In Christopher Howard & Richard Rowland (eds.), Fittingness. Oxford University Press (forthcoming)

Sara Protasi
University of Puget Sound
I argue that fitting envy plays a special role in safeguarding our happiness and flourishing. After presenting my theory of envy and its fittingness conditions, I contrast Kant’s view that envy is always unfitting with D’Arms and Jacobson’s defense of fitting envy as an evolutionarily-shaped response to a deep and wide human concern, that is, relative positioning. However, D’Arms and Jacobson don’t go far enough. First, I expand on their analysis of positional goodness, distinguishing between an epistemic claim, according to which we use implicit or explicit comparison to know what position we occupy in a continuum of goodness, and thus to form judgments of goodness, and a metaphysical one, according to which much human goodness depends on implicit or explicit rankings and positionality. Second, I argue that fitting envy is not only intrinsically valuable qua fitting response to authentic goodness, but can be epistemically, morally and prudentially valuable.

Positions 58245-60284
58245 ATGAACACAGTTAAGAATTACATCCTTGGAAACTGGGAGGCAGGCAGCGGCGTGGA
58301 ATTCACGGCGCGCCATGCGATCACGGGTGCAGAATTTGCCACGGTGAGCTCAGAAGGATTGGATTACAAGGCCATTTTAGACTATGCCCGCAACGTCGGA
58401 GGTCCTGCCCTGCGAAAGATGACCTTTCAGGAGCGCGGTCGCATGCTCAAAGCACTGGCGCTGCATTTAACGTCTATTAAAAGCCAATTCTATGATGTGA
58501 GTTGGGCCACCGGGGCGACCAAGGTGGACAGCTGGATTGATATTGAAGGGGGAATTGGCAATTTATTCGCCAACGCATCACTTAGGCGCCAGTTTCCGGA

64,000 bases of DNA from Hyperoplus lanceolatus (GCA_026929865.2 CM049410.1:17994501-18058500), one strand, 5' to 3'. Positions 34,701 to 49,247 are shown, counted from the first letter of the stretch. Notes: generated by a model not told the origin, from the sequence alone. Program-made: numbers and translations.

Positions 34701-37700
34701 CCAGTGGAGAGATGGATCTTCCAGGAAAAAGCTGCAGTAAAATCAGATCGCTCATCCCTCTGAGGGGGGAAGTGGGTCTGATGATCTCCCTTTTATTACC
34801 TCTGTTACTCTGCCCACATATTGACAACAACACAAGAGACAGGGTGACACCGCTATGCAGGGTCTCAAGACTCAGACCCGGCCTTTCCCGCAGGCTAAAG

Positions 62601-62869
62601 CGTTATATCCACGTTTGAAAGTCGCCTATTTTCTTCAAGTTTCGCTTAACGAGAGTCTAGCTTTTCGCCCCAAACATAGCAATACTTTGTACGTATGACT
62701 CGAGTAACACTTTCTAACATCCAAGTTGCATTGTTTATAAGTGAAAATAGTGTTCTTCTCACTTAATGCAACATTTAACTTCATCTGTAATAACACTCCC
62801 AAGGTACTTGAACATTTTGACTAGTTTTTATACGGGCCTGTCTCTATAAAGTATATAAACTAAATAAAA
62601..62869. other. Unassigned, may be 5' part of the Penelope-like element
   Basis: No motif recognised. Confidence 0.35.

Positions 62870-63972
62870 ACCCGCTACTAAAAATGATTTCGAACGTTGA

Keywords Envy  Fitting envy  Positional goods  Fittingness  Value of envy  Envy and flourishing  Emulative envy
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References found in this work BETA

Achievement.Gwen Bradford - 2015 - Oxford University Press.
Varieties of Envy.Sara Protasi - 2016 - Philosophical Psychology 29 (4):535-549.
Moral Reality.Paul Bloomfield - 2001 - Oxford University Press.
The Moral Value of Envy.Krista K. Thomason - 2015 - Southern Journal of Philosophy 53 (1):36-53.

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Citations of this work BETA

Value-First Accounts of Reasons and Fit.R. A. Rowland - forthcoming - In Fittingness. Oxford University Press.

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